We concluded our processing work with the oversize materials. This part of the processing was the most interesting part of our work because the majority of materials were posters, prints, and drawings that people had created for the animal rights movement. One of these pieces can be viewed below:

National Equine and Smaller Animals Defence League poster

Overall, we are pleased about the arrangement of the collection and the guide to its contents. It was a lot of work, but the journey to the finish line was full of exciting discoveries.

Nov 19 2013

The animal rights movement, documented by Ron Scott

This post is contributed by Lori Harris, Project Archivist, Animal Welfare and Animal Rights Collections.

What comes to mind when you combine the Mistress of the Dark (Elvira), a Hollywood media personality (Regis Philbin) and a renowned visual artist (Andy Warhol)? The short answer might not be animal rights activism. However, a more in-depth answer can be located within the Ron Scott Animal Rights Videotape Collection. Ron Scott was a retired Air Force pilot who also served in the New York State Air National Guard. During the 1980s and 1990s, Scott videotaped hundreds of hours of footage at conferences, demonstrations and protests related to animal rights. He also traveled extensively throughout both the United States and Europe videotaping and raising awareness regarding issues of cruelty toward animals and animal sanctuaries. Primarily consisting of moving images in a variety of formats such as VHS, Video 8, U-matics and open-reel tapes, the Ron Scott Animal Rights Videotape Collection provides both research and educational materials that highlight advocacy for the rights of a variety of animal species. Whether advocating for improved treatment of circus animals, or protesting against vivisection, the trajectory of this movement is highlighted through the support of known advocates such as Elvira, Mistress of the Dark, Regis Philbin and Andy Warhol. Organizations represented in the collection include the Argus Archives, the Animal Rights Network, and People for the Ethical Treatment of Animals. The collection is a rich resource of historical information captured through photographic and video imagery.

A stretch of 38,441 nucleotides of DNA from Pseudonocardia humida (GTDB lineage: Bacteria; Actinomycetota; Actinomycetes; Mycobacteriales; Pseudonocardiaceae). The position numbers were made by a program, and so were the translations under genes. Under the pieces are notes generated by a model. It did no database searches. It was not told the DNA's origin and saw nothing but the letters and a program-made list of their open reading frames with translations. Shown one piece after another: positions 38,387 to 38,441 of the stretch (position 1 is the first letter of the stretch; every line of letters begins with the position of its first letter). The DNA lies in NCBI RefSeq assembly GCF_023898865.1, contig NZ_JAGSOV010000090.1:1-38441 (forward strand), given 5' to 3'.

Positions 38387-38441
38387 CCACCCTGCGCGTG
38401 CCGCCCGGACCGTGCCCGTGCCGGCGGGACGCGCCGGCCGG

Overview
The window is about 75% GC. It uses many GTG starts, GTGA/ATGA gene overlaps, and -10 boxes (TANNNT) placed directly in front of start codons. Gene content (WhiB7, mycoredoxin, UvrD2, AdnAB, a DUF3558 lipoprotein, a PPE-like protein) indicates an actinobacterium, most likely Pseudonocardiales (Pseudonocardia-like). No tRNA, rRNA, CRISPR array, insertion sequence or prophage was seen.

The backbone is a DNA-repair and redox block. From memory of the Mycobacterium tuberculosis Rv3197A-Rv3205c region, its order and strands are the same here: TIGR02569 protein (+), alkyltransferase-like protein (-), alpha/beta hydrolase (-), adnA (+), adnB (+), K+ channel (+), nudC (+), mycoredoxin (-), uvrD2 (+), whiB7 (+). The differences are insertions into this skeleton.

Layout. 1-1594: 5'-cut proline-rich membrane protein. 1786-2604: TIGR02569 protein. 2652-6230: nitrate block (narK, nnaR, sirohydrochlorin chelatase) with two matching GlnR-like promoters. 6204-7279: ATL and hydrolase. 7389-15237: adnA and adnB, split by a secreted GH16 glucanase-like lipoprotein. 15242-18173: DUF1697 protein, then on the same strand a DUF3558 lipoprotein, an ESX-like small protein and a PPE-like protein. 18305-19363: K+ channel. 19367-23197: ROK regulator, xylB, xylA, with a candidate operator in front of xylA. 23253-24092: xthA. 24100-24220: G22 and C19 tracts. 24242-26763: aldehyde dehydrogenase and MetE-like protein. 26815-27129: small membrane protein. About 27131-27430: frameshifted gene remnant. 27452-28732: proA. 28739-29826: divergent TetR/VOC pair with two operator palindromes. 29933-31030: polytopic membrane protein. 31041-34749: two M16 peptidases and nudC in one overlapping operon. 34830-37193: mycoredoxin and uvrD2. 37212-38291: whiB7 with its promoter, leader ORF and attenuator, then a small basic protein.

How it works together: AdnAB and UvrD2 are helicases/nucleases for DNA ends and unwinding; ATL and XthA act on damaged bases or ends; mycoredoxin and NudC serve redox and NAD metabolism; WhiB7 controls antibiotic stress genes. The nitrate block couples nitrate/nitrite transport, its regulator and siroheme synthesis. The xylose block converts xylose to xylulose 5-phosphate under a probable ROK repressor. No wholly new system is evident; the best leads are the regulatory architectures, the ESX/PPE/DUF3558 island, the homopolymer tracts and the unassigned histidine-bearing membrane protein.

Photos by Vito Torelli

Jul 29 2013

Animal Rights and Welfare Publications

A recently organized collection whose collection guide has been put online is the Animal Rights and Welfare Publications, with over 150 containers of magazines, newsletters, and other types of publications donated to the NCSU Special Collections from the Animal Rights Network (ARN).

What is interesting about this collection is not only its size but its wide variety of topics and sources. The ARN subscribed to serials published by both sides of their battle for animal rights and welfare, and this collection reflects their monitoring of new developments and learning about opposing viewpoints.

The materials include magazines, journals, newsletters, newspapers, pamphlets, testimonials from federal hearings, books, annual reports, article clippings, leaflets, catalogs, comic books, and audio-visual media. They came from organizations such as animal rights groups, animal shelters, wildlife sanctuaries, laboratory animal providers, animal liberation groups, hunting enthusiasts, political activists, fur trappers, pet dealers, animal breeders, vegetarians, laboratories that experimented on animals, educators, society groups for the protection of animals, and pet lovers. This range of topics helped the ARN know the most about many aspects of how animals were being treated, even gaining information from groups they opposed.

For more information on this collection or to view the materials, please contact the Special Collections Research Center.